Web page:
Neither Edmund nor Klahn have been able to secure a break in this second set, so it’ll be decided by a tie-break. Edmund ekes out a 3-0 lead. He affords himself a fist pump, as well he might. Edmund is at it again after the next point, having sprinted across the court and forced Klahn to play the extra shot, which the American inexplicably misses. 4-0. Make that 5-0. 6-0. 7-0. There’s the tie-break whitewash. Edmund is well on his way, 6-4, 7-6.
The importance of being Ernests. The enigma that is Gulbis is through to the third round. Having been taken to five sets by Britain’s Jay Clarke in the first round, the Latvian’s gone the distance again today, defeating the in-form Bosnian Damir Dzumhur 2-6, 6-4, 6-3, 1-6, 6-3. Dzumhur was seeded 27th here, and his departure means half of the men’s seeds are out.
That result means the Australians end the day with five players advancing and two going home. Through: Kyrgios, De Minaur, Ebden, Barty and Gavrilova. Out: Tomic and Stosur.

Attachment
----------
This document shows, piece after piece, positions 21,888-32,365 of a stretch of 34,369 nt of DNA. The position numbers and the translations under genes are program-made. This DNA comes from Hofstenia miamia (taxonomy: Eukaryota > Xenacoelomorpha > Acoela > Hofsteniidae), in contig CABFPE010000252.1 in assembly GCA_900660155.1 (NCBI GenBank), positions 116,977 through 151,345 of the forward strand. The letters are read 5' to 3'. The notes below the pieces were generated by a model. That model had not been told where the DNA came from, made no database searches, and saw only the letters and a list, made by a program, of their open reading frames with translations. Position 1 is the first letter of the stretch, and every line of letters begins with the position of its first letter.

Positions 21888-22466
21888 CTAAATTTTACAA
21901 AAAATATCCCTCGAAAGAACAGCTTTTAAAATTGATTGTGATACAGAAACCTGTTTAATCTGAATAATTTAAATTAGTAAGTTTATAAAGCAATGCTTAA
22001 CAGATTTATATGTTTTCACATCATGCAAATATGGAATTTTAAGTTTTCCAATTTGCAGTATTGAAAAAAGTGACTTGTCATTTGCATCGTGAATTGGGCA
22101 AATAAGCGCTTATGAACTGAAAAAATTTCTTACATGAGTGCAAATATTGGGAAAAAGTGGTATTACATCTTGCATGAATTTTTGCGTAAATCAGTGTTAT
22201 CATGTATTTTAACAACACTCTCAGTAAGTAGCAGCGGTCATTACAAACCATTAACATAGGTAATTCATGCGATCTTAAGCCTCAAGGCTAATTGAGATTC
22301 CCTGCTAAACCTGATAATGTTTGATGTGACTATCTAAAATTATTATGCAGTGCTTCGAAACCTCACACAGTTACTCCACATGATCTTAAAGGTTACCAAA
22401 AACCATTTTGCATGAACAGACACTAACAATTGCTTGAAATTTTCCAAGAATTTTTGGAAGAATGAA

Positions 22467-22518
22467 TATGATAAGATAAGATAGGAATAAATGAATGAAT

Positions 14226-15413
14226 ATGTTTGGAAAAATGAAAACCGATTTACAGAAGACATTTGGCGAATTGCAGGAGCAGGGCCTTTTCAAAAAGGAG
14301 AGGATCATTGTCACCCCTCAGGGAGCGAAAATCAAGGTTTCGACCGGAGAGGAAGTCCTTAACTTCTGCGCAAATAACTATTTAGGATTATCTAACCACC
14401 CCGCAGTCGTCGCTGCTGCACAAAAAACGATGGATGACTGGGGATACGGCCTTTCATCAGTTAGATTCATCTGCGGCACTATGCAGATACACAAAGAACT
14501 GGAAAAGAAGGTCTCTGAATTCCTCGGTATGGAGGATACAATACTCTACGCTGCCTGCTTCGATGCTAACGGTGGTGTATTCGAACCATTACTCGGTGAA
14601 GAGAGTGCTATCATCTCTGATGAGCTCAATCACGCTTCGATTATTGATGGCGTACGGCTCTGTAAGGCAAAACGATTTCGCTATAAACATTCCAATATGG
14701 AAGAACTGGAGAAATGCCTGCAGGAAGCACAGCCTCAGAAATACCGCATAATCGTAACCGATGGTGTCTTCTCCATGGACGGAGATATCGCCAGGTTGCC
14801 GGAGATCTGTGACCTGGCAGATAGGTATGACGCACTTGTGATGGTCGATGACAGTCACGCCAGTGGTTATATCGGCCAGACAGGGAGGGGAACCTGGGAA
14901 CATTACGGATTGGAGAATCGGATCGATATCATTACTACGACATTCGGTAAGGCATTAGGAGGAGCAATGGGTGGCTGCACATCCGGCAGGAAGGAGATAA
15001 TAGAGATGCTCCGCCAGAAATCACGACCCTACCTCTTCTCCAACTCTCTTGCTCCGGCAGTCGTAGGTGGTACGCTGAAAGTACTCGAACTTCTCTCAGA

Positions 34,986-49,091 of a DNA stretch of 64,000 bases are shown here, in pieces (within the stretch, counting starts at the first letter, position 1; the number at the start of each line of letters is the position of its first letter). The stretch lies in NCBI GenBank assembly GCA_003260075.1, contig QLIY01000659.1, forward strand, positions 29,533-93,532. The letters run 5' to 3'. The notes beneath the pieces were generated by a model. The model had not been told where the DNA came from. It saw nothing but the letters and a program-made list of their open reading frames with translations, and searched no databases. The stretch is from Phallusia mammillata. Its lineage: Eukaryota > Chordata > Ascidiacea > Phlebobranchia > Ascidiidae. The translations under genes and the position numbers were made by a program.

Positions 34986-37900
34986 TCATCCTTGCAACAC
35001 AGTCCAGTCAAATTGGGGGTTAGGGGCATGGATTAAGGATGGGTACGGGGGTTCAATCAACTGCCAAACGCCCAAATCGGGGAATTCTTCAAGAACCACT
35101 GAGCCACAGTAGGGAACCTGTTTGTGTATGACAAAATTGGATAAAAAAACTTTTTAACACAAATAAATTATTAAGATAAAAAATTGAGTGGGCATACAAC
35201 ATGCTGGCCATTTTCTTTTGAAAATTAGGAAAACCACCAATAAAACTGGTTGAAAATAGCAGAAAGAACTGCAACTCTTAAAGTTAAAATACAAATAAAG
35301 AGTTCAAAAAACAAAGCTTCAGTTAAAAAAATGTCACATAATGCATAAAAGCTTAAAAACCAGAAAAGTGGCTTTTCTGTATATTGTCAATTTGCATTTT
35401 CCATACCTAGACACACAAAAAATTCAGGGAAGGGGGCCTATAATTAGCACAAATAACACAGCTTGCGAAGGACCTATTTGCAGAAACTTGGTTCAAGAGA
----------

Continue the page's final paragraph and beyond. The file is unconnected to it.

Kyrgios v Tomic in the third round was not meant to be. Kei Nishikori has come from a set down to defeat Tomic 2-6, 6-3, 7-6 (7), 7-5. It’s still been a relatively positive week for Tomic, who snuck into the draw as a lucky loser and leaves on much better terms than he did last year when he was fined a record $20,000 for feigning injury and saying he was “a little bored” during his first-round exit.
At 4-4 it’s getting towards the business end of the second set on Centre, so Edmund decides it may be time to strike. He has a break point on Klahn’s seve and then another. But Klahn stands firm. It’s Edmund 6-4, 4-5.
It’s all go for Delpo. The fifth seed completes the most straightforward of straight-sets wins, 6-4, 6-1, 6-2 over an ailing Feliciano Lopez.
It’s going with serve in the second set of Edmund v Klahn. This match hasn’t really sparked into life yet, but if Edmund wins I doubt he’ll care about that. The Brit is quietly going about his business on serve, and hasn’t faced a break point. Edmund leads 6-4, 2-2.
Youth has prevailed over experience on Court 18 though, with Karen Khachanov outlasting Marcos Baghdatis, a semi-finalist here 12 years ago, 7-5 in the fifth set. Khachanov had led by two sets to love.